Te Anau: A Tranquil November Sunday

If you’re thinking I’ve got my months mixed up because it’s only April and I am talking about November then please bear with me, it will all make sense by the end of this… hopefully.

On the morning of 8th April as I approached the check-in desk with a passport in my hand and a flutter in my heart, I was told with a straight face what no traveller ever wants to hear – “You can’t board this plane.” It was my version of “You can’t sit with us.” only it hurt more because this meant half of my lifetime worth of savings had been flushed down the toilet with absolutely no second thoughts. So, that’s how my glamorous New Zealand vacation began – by watching my flight take-off without me on it. (Well, I didn’t quite watch it as much as I imagined it.)

But you know what they say – when you don’t get what you want, try harder (read- spend some extra money) and you will eventually get there. So I took the other half of my lifetime worth of savings and blew them all up in booking tickets for the evening flight out. If you’re thinking things are getting better now, you’re wrong. By the time I reached New Zealand, a day late, I had succumbed to the guilt of spending double the money that I had initially planned to and wondered if this journey was actually worth it. That’s the last thought I had before I finally fell asleep, on my first night in New Zealand.

The next morning wasn’t very different, sure everything was extraordinarily pretty but I was still feeling a cloud of gloom over my head, while trying to fight for my refund over e-mails. The afternoon didn’t change anything either.

I was in Te Anau by now, left alone by my brother and his friends who had to return to their normal work and life. But I didn’t have any of that, so I decided to take a walk. No maps (not that you need any in Te Anau), no phones – just my camera, a notebook and an umbrella (sort of a necessity around there). And if I say I am glad I did, it would be the biggest understatement that I’ve ever made.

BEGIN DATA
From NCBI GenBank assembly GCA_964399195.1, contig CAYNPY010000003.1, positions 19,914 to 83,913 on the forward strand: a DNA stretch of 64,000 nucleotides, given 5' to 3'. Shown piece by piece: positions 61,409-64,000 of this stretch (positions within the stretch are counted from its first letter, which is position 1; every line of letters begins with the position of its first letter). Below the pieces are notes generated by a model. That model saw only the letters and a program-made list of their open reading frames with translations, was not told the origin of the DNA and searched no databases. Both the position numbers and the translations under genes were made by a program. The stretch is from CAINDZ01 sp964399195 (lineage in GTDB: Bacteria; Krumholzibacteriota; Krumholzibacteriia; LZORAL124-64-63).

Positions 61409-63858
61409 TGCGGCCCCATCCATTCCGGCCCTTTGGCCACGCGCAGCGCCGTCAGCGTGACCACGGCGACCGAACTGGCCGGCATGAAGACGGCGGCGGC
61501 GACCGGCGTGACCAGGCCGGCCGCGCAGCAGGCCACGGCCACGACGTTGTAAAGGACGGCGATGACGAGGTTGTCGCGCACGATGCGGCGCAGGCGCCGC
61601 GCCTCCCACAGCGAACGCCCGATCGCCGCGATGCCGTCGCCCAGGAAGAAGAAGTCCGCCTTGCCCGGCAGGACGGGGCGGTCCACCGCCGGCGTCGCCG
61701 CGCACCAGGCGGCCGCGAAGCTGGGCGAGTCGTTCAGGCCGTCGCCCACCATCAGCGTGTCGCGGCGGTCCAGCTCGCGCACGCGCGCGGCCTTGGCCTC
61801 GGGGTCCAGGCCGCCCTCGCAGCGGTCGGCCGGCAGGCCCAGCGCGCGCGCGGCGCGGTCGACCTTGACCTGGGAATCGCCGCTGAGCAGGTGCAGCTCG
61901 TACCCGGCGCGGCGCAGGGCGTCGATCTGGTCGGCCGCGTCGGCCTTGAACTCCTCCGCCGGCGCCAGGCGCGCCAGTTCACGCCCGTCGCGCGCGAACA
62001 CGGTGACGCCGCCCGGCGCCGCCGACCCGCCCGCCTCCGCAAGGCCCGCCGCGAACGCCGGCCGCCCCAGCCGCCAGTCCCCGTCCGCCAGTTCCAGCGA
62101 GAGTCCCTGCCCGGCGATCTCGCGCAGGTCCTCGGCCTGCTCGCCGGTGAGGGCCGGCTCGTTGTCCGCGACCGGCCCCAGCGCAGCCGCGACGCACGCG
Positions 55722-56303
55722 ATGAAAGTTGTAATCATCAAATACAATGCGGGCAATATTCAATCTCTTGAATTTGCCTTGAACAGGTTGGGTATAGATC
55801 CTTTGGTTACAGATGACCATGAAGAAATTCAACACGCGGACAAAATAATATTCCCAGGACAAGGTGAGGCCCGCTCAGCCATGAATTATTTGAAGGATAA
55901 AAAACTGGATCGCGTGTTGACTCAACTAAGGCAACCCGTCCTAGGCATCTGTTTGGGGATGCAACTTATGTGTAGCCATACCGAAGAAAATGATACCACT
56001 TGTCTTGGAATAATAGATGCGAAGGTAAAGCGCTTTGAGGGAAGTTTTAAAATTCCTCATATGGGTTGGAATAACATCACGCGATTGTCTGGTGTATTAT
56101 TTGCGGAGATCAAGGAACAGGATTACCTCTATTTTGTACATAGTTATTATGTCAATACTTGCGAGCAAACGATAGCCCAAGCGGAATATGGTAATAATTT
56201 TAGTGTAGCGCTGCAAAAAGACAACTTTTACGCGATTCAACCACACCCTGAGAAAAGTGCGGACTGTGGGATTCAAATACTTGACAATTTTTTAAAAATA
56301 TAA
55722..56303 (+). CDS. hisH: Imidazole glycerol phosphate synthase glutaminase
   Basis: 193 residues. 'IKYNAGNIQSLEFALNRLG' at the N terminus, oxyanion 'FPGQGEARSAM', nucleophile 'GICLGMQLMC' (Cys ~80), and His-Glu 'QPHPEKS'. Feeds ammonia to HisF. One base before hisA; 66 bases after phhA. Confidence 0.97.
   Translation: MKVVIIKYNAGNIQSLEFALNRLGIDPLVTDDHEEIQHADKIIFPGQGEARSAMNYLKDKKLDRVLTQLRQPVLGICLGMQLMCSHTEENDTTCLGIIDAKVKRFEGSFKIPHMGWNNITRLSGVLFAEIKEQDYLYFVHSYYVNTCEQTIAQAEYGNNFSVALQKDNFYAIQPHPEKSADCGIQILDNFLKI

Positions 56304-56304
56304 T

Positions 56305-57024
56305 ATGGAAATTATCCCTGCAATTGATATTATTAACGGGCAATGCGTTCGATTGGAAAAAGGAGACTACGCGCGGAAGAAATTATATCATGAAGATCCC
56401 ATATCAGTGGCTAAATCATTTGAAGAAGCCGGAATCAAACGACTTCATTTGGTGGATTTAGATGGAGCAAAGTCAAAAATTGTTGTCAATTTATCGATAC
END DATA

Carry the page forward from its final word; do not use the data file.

I’ve taken walks before and I know this will sound excruciatingly cliché, but that evening walk… changed me. Te Anau is a place wrapped up like a cocoon of warmth and glassy serenity. It holds you to the ground but as you look across the lake at the mighty mountains, it also allows your imagination to run wild – a permission not many places give you. So with a coffee in my hand when I finally sat down in a world where no one knew me, for the first time in three days, I couldn’t think about my empty bank balance back home.



With a population of 1,911 people (according to the 2013 census), located in the South Island of New Zealand – a 2 hour drive away from Queenstown – it was quite a change from the cities that I had grown up in. Here when I looked down the road, I mostly saw nothing and trust me when I say this, there is something so special about the blank canvas of a road merging with the sky.


I spent the rest of my week staring at this and other canvases, writing my own stories – the ones that don’t have to be true to be real. I met a few locals, who liked dogs and went sailing on weekends and mostly, just laughed a lot. And every night when I went to sleep, I would wonder if life could actually be this candid. Were all those little tantrums I was trying to justify in life just plain unnecessary? The questions were scary but the answers were simple.

Although I can safely say Te Anau was my favourite place in New Zealand, I still don’t know how to explain it’s everyday beauty in my words. But there is this phrase I found in Haruki Murakami’s ‘Pinball, 1973’ that kind of suffices it for me, and also connects the dots between the beginning and end of this post –

“…(I) sat there in the autumn light, watching the rest of that Sunday pass by outside my window. A November Sunday so tranquil it seemed that everything would soon be crystal clear.”

For some odd reason, I found my tranquil November Sunday far away from home on an April weekday. But I found it, nevertheless.

Image Credits: LoiterToiter


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